The Poets, Proletarians, and Promiscuous Bed-Linens of The Stammering Century
At The New Republic, Evan Kindley writes about the "oddballs of the nineteenth century," which are framed through the very recently republished Gilbert Seldes book The Stammering Century (NYRB 2012). Seldes's book "deals primarily with the slightly narrower—but nonetheless extremely diverse—fields of religious enthusiasm and political reform," but moreover, as Kindley writes, "the fringes of the nineteenth century 'supply a background in American history for the cults and manias of our own time.'” As well, "The poets, protesters, and proletarians of the world can be glad they spoke up, and that someone like Seldes was listening." Fascinating:
Thus began the long spiraling outward of Edwards’s influence to an amazingly diverse dramatis personae. In a series of engrossing chapters, Seldes gives us portraits of the founders of communist colonies, from the German emigrant George Rapp—who advocated total celibacy for his Rappite followers, even opposing procreation—to Bronson Alcott—vehement cattle-hater, believer in infant divinity, and father of Louisa May. He discusses the revivalist preachers Asahel Nettleton, Lyman Beecher, Dwight Lyman Moody, and Charles Grandison Finney, and the saloon-smashing Temperance activist Carry A. Nation (“a freak, slightly deranged”). He visits with Dr. Diocletian Lewis—“the beautiful bran-eating Dio,” who recommended consulting “a card on which ten key words, each representing an interesting topic, are written … [t]he moment a voluptuous revery began”—and John Alexander Dowie, who “preached a violent crusade against the eating of pork,” since “swine were possessed of the devil.” There are also respectful glances at more reputable historical figures, like William Lloyd Garrison, Ralph Waldo Emerson, and Frances Willard, and delirious spins through the pseudo-scientific subcultures of Mesmerism, phrenology, and New Thought.
The most fascinating chapter may be the one on John Humphrey Noyes, the founder of the Oneida community in western New York. Noyes developed the doctrine of “Perfectionism,” which held that the Second Coming of Christ had taken place in C.E. 70, and that all Christians were thus already living without sin and free from earthly law. At Oneida, Noyes built both a successful business (which continues to this day) and one of the longer-running and more alluring utopian communities of the century. (The community’s procedures of consensual communal action resemble those recently espoused by the organizers of Occupy Wall Street.)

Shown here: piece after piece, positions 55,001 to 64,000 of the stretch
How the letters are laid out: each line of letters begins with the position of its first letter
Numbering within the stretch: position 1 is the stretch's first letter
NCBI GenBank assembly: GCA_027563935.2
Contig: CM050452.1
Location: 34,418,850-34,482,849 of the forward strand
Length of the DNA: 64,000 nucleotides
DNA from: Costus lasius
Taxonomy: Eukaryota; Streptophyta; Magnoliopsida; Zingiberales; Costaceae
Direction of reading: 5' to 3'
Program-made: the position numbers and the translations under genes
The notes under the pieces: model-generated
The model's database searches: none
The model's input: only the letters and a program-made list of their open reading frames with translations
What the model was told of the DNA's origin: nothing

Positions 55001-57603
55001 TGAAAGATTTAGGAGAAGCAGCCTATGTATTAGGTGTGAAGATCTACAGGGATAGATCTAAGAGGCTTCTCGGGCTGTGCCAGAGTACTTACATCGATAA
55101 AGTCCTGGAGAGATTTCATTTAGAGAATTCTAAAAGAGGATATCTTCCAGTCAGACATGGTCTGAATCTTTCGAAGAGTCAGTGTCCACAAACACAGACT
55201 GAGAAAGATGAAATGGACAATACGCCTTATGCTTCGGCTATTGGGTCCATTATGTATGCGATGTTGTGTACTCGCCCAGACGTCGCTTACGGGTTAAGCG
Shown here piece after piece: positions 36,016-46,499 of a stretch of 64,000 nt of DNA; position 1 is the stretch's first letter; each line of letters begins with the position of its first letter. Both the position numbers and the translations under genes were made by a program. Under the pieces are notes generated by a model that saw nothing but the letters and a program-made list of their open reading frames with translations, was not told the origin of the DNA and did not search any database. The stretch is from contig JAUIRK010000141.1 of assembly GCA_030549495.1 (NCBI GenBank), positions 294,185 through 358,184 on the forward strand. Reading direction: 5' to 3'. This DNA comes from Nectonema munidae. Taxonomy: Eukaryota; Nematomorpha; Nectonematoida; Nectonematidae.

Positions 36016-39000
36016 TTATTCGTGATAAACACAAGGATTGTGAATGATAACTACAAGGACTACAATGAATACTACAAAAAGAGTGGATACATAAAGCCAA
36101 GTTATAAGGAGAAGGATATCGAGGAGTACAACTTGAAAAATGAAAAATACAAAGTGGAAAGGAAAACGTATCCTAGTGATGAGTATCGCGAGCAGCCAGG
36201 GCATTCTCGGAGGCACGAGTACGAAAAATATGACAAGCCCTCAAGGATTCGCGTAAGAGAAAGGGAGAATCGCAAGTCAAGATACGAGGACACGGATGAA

Oneida was also, infamously, a grand experiment in sexual relations, based on the principles of “ascending fellowship” and “complex marriage” (which, in practice, meant that younger members of the community were initiated into sexual life by older ones). Seldes, who is shadow-boxing with Freud throughout The Stammering Century, says of Noyes’s underlying sexual uneasiness: “he remained in equilibrium between his two fears: license and frigidity; and he recognized them as two forms of the same thing.” But he was also pragmatic enough that he agreed to abandon the practice of complex marriage in 1879, when the chorus of public disapproval grew too strong.
Read it all here, especially the part about the promiscuous bed-linens.